This study investigated the influence of soil and air mercury (Hg) concentrations on Hg accumulation in plant components for three plant species, Robinia pseudoacacia (Black locust), Juniperous scopulorum (Juniper), and Artemisia tridentata (Sagebrush), grown in environmentally controlled growth chambers. Exposures included ambient and elevated air (3.1 ± 0.4 and 30.1 ± 3.5 ng m−3) and soil (0.06 ± 0.02 and 27.7 ± 6.3 μg g−1) Hg concentrations. In addition, foliar Hg fluxes were measured, as was Hg accumulated directly on the leaf surface. Air Hg concentrations were found to be the dominant factor associated with foliar Hg concentrations. Foliar MeHg concentrations of deciduous plant species were greater than evergreen species. Trunk Hg concentrations were influenced by air and soil Hg concentrations. Root Hg concentrations were directly correlated with soil Hg concentrations. Foliar Hg fluxes for R. pseudoacacia were predominantly deposition. For A. tridentata foliar Hg fluxes were bi-directional, and foliar fluxes measured for J. scopulorum were not statistically different from the blank chamber fluxes. Measured fluxes did not correspond well with predicted uptake based on foliar Hg concentrations.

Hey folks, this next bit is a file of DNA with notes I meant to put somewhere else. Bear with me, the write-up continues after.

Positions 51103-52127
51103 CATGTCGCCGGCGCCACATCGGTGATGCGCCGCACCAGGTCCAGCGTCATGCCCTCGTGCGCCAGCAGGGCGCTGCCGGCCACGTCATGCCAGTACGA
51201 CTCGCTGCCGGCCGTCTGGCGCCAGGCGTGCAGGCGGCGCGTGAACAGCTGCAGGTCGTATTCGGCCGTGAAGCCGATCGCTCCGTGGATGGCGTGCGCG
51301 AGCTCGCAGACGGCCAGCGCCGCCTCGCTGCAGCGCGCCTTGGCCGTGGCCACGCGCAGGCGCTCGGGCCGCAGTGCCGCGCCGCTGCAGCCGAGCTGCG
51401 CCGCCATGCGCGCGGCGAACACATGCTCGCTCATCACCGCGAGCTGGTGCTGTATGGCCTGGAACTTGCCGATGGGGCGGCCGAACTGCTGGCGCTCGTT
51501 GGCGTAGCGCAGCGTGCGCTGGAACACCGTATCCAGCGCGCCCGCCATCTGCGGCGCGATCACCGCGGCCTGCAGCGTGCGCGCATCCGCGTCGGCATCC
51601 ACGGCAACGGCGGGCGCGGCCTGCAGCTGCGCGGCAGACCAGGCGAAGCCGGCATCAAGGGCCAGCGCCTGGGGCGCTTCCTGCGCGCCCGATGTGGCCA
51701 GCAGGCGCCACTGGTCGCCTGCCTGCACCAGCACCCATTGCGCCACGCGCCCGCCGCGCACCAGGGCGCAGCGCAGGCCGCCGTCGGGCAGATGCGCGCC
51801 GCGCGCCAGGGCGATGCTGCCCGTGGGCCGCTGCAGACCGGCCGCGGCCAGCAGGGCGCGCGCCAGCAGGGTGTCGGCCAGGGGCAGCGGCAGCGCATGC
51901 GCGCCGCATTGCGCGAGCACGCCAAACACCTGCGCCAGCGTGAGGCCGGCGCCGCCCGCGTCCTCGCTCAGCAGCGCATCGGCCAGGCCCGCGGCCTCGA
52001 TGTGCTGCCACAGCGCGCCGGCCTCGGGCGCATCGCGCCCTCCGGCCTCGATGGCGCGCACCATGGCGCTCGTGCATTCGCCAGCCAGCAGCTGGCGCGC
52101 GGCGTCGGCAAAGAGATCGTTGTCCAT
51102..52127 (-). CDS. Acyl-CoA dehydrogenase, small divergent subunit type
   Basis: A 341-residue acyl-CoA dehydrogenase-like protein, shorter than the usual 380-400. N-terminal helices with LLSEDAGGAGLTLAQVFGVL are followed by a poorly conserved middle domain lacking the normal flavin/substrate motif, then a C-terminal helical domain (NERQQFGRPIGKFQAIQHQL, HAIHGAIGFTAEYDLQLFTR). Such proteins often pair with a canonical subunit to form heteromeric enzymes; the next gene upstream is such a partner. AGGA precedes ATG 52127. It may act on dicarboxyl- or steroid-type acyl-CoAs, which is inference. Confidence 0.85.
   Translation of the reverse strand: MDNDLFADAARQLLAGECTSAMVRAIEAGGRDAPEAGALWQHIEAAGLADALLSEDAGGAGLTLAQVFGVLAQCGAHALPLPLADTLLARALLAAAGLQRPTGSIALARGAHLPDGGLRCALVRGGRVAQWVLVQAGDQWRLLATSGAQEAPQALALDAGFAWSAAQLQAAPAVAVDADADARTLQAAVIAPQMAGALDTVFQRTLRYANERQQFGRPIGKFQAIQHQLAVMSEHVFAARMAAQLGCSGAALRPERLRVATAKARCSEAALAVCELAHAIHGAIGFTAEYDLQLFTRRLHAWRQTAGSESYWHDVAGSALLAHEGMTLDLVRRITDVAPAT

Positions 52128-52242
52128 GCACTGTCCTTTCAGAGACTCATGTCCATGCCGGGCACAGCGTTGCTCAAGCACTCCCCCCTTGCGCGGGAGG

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This publication was made possible by funding from the National Science Foundation-Atmospheric Sciences Program and the U.S. Environmental Protection Agency through the STAR grant (R82980001). I would like to thank the Desert Research Institute for use of the Fritz Went Laboratory and adjacent facilities, Russ Bergin, Holly Saunder, Bill Coulombe, Allison Millhollen, Jelena Stamenkovic, Jody Ericksen, Tyler Ellis, Brian Hanson, Ben Sedinger, Erich Peitzsch, Erika St. Andre, and Roxanne Rice.
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Fay, L., Gustin, M. Assessing the Influence of Different Atmospheric and Soil Mercury Concentrations on Foliar Mercury Concentrations in a Controlled Environment. Water Air Soil Pollut 181, 373–384 (2007). https://doi.org/10.1007/s11270-006-9308-6
- foliar flux
- R. pseudoacacia
- J. scopulorum
- A. tridentate
- methyl mercury